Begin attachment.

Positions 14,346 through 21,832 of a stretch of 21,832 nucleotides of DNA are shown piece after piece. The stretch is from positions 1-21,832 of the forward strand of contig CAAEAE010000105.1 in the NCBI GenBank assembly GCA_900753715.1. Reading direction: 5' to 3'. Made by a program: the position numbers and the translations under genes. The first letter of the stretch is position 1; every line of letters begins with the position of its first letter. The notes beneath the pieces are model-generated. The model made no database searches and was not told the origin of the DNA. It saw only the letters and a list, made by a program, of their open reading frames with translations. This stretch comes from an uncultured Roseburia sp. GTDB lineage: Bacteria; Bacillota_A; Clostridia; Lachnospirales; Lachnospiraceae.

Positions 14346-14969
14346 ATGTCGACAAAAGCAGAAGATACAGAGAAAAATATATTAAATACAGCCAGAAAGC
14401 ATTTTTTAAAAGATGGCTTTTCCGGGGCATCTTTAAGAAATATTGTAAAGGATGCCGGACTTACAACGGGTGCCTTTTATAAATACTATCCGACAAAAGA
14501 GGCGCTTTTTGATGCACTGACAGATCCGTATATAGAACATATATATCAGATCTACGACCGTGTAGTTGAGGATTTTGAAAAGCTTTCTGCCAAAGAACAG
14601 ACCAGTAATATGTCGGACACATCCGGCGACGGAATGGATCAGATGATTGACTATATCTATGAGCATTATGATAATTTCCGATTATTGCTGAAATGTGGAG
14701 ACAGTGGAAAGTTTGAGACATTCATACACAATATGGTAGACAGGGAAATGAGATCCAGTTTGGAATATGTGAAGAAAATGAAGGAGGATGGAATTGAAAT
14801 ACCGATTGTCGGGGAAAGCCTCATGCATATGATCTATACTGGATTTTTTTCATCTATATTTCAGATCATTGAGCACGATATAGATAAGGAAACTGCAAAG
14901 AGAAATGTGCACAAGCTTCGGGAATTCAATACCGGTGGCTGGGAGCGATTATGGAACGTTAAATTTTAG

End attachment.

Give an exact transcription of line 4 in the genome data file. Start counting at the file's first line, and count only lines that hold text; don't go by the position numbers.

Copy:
14401 ATTTTTTAAAAGATGGCTTTTCCGGGGCATCTTTAAGAAATATTGTAAAGGATGCCGGACTTACAACGGGTGCCTTTTATAAATACTATCCGACAAAAGA